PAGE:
yk
    Jun 21, 2011. 07:09 AM | Likes Like |Link to Comment
  • Weighing the Week Ahead: Bernanke Meets the Press, Round 2 [View article]
    Jeff – “Economic recovery trends are very modest…’continued slow growth’ conclusion.”

    It’s a right call because not only leading indicators say the same story, but the Japan effect is reversing its contribution from as a forceful negative factor to now as a positive factor for the ongoing economic recovery.

    yk
    Jun 20, 2011. 10:52 AM | Likes Like |Link to Comment
  • The ECRI Weekly Leading Index: Eight Weeks of Declining Growth [View article]
    Freddy Hutter – Thank you for your clarification. Your prediction on GDP is plausible because the Japan effect is reversing in the opposite direction. For instance Toyoda in the U.S. is going to resume the pre-crisis level of production in September. yk
    Jun 19, 2011. 05:52 AM | Likes Like |Link to Comment
  • Summer Reading Primer: Books and Blogs for Investors [View article]
    Jeff – It’s a well-balanced recommendation for investing as well as just leisure. Thanks. Have a good summer. yk
    Jun 18, 2011. 04:00 PM | Likes Like |Link to Comment
  • Leading Economic Index Points to Ongoing Growth [View article]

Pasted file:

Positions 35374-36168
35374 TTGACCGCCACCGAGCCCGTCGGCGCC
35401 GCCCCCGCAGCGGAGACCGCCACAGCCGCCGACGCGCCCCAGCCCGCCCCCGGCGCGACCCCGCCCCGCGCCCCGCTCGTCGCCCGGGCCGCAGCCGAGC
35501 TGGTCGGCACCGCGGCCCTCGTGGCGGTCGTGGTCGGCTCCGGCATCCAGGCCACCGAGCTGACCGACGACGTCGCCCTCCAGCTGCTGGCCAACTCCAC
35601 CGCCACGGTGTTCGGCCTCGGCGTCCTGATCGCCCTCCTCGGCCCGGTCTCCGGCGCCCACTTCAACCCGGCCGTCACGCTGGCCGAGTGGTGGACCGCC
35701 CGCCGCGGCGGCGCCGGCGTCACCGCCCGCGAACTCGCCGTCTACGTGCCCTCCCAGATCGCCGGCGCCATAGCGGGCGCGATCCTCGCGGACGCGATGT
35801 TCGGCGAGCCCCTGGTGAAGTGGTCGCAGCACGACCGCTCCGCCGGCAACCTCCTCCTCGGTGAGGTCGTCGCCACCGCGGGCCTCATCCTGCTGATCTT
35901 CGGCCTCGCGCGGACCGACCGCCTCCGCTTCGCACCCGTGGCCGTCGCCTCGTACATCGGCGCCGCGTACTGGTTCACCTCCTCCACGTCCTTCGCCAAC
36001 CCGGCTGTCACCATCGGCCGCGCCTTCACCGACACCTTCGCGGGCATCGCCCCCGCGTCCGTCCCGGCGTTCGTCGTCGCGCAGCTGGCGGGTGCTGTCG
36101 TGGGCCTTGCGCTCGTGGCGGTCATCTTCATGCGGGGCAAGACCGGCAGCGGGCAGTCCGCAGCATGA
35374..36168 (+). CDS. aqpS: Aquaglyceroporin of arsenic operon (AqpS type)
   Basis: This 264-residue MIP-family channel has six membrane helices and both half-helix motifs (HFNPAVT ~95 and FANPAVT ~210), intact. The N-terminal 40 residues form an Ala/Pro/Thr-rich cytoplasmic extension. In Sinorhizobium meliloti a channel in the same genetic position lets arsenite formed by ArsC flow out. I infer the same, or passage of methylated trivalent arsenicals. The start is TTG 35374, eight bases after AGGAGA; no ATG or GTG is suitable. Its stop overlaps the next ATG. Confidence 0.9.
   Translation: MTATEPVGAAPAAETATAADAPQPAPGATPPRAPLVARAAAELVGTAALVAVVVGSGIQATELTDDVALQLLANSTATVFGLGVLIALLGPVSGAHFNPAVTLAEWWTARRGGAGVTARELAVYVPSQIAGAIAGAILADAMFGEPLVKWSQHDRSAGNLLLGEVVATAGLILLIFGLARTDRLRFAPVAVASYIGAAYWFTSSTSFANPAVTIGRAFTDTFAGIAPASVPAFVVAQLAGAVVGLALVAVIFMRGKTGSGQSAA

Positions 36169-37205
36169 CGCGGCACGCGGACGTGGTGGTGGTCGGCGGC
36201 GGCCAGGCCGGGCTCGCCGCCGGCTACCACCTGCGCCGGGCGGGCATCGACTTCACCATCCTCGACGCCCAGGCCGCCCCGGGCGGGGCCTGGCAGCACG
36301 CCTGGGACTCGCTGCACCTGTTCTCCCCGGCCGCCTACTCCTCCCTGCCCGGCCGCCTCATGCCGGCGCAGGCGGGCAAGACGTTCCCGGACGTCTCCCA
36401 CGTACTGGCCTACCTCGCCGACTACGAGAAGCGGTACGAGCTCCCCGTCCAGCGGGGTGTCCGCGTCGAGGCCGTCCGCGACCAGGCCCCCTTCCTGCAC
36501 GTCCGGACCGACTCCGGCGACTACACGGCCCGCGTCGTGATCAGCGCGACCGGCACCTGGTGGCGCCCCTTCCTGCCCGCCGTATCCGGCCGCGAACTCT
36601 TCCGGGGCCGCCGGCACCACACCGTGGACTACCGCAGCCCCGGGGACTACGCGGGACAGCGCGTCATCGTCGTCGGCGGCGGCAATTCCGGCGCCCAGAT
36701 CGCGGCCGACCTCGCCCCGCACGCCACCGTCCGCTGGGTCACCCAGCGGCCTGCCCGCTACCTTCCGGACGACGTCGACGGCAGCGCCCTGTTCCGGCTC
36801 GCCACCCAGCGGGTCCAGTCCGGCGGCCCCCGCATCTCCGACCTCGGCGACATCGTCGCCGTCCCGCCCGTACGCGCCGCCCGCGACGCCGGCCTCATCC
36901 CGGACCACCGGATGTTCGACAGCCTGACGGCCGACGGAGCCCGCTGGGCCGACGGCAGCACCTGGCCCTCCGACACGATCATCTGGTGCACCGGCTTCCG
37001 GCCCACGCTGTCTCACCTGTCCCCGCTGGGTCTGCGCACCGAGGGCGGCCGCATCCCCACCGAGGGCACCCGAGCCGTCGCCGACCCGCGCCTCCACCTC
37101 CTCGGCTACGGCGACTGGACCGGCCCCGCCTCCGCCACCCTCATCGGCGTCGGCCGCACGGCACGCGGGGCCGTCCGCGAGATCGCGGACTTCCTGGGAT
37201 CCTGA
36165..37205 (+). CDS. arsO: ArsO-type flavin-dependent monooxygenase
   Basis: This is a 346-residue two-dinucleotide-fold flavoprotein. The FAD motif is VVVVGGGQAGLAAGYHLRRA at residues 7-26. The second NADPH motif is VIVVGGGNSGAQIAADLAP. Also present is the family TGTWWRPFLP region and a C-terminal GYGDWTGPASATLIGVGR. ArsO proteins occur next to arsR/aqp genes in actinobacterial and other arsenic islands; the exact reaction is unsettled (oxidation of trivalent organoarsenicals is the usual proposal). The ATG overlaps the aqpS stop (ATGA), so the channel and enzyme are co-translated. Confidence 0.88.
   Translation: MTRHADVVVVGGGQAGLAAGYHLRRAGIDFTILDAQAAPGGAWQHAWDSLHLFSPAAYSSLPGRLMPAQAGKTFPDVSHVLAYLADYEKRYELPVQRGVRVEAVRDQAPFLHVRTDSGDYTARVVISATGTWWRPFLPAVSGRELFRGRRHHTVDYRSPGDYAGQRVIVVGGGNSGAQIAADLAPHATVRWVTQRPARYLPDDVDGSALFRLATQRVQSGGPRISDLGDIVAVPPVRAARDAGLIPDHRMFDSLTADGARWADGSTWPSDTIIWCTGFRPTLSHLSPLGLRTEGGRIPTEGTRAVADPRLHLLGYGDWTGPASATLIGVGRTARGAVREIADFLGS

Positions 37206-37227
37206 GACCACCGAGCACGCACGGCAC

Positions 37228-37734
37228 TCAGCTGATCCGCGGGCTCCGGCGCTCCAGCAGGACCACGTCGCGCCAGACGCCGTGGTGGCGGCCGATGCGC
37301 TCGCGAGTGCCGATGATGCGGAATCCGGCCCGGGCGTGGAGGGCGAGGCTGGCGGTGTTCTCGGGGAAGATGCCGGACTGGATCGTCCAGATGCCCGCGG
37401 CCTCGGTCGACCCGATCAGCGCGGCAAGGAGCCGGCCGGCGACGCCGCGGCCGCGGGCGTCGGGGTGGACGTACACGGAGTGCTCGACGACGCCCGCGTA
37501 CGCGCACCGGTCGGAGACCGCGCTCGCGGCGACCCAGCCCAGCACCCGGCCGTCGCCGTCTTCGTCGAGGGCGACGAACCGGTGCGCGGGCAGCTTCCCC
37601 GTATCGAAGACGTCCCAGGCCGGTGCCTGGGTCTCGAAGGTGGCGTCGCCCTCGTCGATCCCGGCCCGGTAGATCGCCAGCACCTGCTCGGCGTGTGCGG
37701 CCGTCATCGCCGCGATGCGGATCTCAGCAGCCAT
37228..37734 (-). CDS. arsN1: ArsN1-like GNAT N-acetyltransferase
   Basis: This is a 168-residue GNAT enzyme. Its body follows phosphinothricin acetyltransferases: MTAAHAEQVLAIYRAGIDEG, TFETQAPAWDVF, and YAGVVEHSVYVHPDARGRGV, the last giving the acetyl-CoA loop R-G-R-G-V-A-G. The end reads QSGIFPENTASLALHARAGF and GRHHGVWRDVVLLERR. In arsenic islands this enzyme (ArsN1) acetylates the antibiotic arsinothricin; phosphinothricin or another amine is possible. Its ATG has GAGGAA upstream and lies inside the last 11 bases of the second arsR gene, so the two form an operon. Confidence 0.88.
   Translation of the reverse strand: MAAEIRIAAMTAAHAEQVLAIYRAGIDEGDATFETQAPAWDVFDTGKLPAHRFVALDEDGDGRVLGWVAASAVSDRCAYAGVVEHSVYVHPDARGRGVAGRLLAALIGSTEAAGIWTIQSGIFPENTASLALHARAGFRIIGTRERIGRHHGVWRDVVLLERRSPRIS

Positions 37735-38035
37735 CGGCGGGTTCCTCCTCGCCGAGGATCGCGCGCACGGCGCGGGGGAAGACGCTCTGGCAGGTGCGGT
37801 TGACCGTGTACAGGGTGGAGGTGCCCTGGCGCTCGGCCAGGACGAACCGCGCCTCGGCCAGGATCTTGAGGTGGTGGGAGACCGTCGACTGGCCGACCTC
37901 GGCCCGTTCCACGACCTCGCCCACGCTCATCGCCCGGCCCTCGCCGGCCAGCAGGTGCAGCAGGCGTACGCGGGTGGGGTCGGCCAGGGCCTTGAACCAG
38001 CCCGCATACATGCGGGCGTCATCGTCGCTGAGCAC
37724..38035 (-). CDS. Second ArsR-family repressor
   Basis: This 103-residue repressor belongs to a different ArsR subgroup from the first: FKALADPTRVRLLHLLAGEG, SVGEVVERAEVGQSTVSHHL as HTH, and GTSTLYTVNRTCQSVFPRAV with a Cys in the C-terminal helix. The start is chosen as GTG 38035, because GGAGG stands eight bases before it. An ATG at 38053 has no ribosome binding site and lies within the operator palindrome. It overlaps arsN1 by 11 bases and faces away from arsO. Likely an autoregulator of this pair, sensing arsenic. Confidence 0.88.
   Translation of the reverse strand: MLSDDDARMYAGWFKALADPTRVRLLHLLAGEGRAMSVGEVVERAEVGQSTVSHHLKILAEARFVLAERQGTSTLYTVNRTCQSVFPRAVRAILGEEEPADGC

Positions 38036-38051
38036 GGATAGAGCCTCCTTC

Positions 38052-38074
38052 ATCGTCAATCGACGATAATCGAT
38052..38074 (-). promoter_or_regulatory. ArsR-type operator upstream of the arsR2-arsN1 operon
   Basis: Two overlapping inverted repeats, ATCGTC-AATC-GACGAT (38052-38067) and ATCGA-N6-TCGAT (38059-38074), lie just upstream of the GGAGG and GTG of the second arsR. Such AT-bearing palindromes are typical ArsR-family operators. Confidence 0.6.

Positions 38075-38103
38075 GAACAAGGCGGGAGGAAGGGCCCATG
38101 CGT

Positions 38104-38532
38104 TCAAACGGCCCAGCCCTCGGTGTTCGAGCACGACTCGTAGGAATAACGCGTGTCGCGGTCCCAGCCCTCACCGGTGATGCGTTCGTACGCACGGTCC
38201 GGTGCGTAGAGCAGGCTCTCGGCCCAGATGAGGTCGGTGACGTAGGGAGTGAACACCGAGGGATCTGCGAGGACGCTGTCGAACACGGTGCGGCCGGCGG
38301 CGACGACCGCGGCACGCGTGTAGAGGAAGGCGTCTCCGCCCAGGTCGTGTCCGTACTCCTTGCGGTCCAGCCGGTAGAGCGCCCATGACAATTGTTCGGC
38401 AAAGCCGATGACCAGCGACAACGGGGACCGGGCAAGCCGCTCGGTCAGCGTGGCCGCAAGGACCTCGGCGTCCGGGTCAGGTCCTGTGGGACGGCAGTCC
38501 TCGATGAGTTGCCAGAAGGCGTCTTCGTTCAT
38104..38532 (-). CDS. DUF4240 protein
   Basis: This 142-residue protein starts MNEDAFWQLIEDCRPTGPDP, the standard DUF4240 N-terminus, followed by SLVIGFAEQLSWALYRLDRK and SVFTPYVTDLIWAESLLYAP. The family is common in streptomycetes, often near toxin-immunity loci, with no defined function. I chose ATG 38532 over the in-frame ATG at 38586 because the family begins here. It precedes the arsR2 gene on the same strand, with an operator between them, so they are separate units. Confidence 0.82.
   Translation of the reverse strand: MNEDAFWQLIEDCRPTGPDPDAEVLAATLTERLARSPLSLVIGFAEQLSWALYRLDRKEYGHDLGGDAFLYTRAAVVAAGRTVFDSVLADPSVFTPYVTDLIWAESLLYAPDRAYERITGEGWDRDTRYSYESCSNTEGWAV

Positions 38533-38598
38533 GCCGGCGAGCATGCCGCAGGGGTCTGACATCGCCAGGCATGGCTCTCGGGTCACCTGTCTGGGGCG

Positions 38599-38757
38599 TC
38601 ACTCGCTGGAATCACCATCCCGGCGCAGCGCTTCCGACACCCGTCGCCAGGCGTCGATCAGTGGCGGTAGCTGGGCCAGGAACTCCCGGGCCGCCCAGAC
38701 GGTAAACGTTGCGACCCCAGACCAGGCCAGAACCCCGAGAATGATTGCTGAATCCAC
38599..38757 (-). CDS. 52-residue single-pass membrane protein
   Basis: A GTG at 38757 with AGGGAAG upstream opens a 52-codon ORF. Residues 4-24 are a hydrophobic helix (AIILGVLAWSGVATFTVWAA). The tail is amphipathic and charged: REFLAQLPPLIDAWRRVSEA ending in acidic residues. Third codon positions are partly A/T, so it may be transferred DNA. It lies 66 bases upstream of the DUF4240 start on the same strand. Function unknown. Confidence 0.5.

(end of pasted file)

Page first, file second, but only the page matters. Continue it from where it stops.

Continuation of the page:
Both Mark J Perry and Doug Short – The ECRI Weekly Leading Index: Eight Weeks of Declining Growth – posted side by side to report the prospect of the economic recovery with two different leading data – the Conference Board (monthly) Leading Economic Index (LEI) and the ECRI Weekly Leading Index (WLI) growth indicator.

    Both MJP and DS report the same message that the economic recovery is expected to slowdown for a while, say not 3.5% nor 3% but 2% or so, according to both the LEI and the WLI. Anybody has a different idea by reading these two? For instance, MJP’s sounds somewhat optimistic while DS’s pessimistic? The words of “Point” or “Ongoing Growth” in MJP’s and the words such as “Eight” or “Declining” in DS’s lead you to think that way? If it’s the case, DS’s is misleading.